By John Pozadzides (“How the heck is that pronounced?!?”)
Uugh. I’ve got this problem comment spammer. Today alone he posted over 1,000 comment spams on my blog. You can imagine how I felt about that. Did I mention I am a Marine (Semper Fi)! So, even though Akismet was doing it’s job, I was about ready to kill someone because I have to search through marked messages to take out the false positives.
Luckily some time ago I discovered a silver bullet for dealing with Akismet spam in the form of the Auntie Spam Greasemonkey script for the FireFox browser (Lorelle also just mentioned it). This script is invaluable because it adds two important spam fighting features:
- It groups all of the spams posted by the same spammer together and gives a total count on just one line.
- It gives the IP address that the spams are originating from.
Now, in the case of my spammer, even though they were spamming different URLs, they all came from the same IP. Since Auntie Spam made it so easy to see this, all I needed to do was ban that IP address.
As Lorelle previously mentioned, one way to do this is by adding that IP address to the OPTIONS > DISCUSSION tab under Comment’s Blacklist. Unfortunatly, this didn’t work for me, so I took the more drastic step of banning that sucker from my entire blog using the .htaccess file.
I thought this method could use a little more detail because it’s pretty drastic, so here’s specifically how to do it. (By the way, this requires the stand-alone WordPress, not WordPress.com).
Your WordPress install most likely has a document in the root directory ( most often named public_html, httpdocs, or webdocs) called .htaccess. (Here is more about what an .htaccess file really is.) You need to download a copy of that .htaccess file to your local computer via FTP in order to edit it.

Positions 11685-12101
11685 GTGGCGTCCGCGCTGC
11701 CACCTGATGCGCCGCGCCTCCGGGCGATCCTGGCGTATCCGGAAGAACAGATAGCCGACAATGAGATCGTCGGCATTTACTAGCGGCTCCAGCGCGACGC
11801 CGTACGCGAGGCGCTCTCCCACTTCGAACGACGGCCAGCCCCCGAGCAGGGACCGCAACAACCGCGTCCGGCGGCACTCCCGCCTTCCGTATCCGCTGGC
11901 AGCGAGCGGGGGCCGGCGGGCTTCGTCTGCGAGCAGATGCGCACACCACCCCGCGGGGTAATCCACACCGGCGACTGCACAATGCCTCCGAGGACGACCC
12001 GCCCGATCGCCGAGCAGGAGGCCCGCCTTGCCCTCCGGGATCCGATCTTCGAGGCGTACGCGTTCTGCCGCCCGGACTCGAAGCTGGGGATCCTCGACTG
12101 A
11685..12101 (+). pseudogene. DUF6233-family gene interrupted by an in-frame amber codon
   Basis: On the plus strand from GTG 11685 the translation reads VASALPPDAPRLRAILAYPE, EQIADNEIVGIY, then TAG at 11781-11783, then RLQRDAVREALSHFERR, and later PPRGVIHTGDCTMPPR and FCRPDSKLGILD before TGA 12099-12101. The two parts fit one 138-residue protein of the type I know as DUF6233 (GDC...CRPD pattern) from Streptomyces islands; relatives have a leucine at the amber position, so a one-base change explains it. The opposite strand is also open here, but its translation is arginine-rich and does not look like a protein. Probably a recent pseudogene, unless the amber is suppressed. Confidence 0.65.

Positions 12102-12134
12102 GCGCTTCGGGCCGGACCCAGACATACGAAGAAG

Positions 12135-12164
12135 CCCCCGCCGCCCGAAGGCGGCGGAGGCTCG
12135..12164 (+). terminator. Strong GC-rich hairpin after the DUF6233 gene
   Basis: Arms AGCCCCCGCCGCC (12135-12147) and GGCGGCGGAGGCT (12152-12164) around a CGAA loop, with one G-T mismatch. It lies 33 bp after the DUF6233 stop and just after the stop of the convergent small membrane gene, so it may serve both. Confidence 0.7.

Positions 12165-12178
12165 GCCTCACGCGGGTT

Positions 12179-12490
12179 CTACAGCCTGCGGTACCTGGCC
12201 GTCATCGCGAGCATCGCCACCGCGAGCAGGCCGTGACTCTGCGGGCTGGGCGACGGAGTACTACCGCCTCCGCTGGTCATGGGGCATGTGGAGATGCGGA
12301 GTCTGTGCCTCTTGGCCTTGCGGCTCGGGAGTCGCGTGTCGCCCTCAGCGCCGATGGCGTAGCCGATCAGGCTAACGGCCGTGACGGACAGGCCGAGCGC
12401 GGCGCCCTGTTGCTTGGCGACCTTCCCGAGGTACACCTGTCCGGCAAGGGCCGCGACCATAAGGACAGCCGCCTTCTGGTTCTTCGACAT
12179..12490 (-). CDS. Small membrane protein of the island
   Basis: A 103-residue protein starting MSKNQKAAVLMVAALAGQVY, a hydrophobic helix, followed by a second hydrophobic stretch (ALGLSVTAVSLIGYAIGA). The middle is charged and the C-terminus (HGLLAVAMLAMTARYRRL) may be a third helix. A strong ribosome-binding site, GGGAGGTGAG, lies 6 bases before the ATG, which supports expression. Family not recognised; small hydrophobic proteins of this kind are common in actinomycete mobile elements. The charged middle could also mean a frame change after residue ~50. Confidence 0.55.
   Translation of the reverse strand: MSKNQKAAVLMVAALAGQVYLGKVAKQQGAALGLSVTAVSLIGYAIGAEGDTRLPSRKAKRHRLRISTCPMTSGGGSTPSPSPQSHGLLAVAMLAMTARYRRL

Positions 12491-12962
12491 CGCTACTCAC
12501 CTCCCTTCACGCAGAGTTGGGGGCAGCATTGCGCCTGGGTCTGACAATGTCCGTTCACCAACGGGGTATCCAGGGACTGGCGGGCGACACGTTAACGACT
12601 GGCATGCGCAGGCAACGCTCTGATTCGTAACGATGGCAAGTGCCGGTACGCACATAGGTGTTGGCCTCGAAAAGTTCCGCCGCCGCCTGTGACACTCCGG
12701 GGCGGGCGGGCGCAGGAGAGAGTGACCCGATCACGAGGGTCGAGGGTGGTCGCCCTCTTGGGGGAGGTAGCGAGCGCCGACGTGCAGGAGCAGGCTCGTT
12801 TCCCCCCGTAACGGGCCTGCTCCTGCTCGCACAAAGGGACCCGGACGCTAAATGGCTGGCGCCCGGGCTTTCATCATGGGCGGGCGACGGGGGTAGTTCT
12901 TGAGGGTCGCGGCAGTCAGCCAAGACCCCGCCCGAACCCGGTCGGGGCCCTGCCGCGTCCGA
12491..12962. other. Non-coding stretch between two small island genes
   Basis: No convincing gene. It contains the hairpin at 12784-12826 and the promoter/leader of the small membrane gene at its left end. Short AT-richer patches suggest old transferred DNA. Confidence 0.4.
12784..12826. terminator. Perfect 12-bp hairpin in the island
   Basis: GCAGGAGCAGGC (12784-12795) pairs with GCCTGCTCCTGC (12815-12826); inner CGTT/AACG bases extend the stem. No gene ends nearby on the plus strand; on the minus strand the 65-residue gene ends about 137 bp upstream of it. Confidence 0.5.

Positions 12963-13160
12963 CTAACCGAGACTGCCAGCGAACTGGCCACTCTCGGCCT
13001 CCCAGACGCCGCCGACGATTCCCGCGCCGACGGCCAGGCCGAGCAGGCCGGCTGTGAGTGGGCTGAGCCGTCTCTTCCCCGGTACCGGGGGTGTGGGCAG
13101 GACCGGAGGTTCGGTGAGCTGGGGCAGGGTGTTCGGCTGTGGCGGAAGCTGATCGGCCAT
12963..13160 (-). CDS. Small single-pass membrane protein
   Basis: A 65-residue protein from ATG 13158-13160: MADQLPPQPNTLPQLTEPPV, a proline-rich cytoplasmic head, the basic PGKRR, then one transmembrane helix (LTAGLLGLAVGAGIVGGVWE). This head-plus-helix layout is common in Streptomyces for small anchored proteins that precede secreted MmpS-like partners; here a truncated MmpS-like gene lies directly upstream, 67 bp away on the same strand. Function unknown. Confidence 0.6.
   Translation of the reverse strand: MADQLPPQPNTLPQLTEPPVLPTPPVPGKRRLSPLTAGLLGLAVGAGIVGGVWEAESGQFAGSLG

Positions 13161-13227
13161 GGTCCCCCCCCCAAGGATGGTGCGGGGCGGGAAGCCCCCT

When you open the .htaccess file, and if you are using Permalinks, it will likely have the following content:
If you don’t have a .htaccess file, simply create a blank document by that name, and follow the remaining steps.
In order to block a certain IP Address from access to your site you can add the following to the end of the .htaccess file in your web server document root directory:
There is also a nifty little .htaccess IP Banning Generator here to create the code for you. (Incidently, it will also help you ban specific site referrers and disable hotlinking to your images and media.)
Now, you can continue to add more “deny from x.x.x.x” lines for all of the IP addresses you want to ban. But I would advise that you keep the list short. Also, remember that spammers tend to move around a lot, so this technique is best utilized for short periods of time. And generally, most spambots will remove a site from their list once they realize they can no longer get through to it, so you can probably remove the ban in a couple of weeks.
If you forget to remove the ban and the IP is recycled to a legitimate user by the ISP you will be blocking an innocent user from your content.
Two quick but important details:
- Use an HTML editor to edit the .htaccess file. Some plain text editors will actually save it in a format that will screw it up.
- BACKUP THE ORIGINAL before you overwrite it! If you don’t and you accidentally screw it up you might have to start all over with a blank .htaccess file and then update your Permalinks again.
Now… if we could just get Akismet to cut down on the false positives I’d really be pleased.
Have fun banning the bloodsuckers!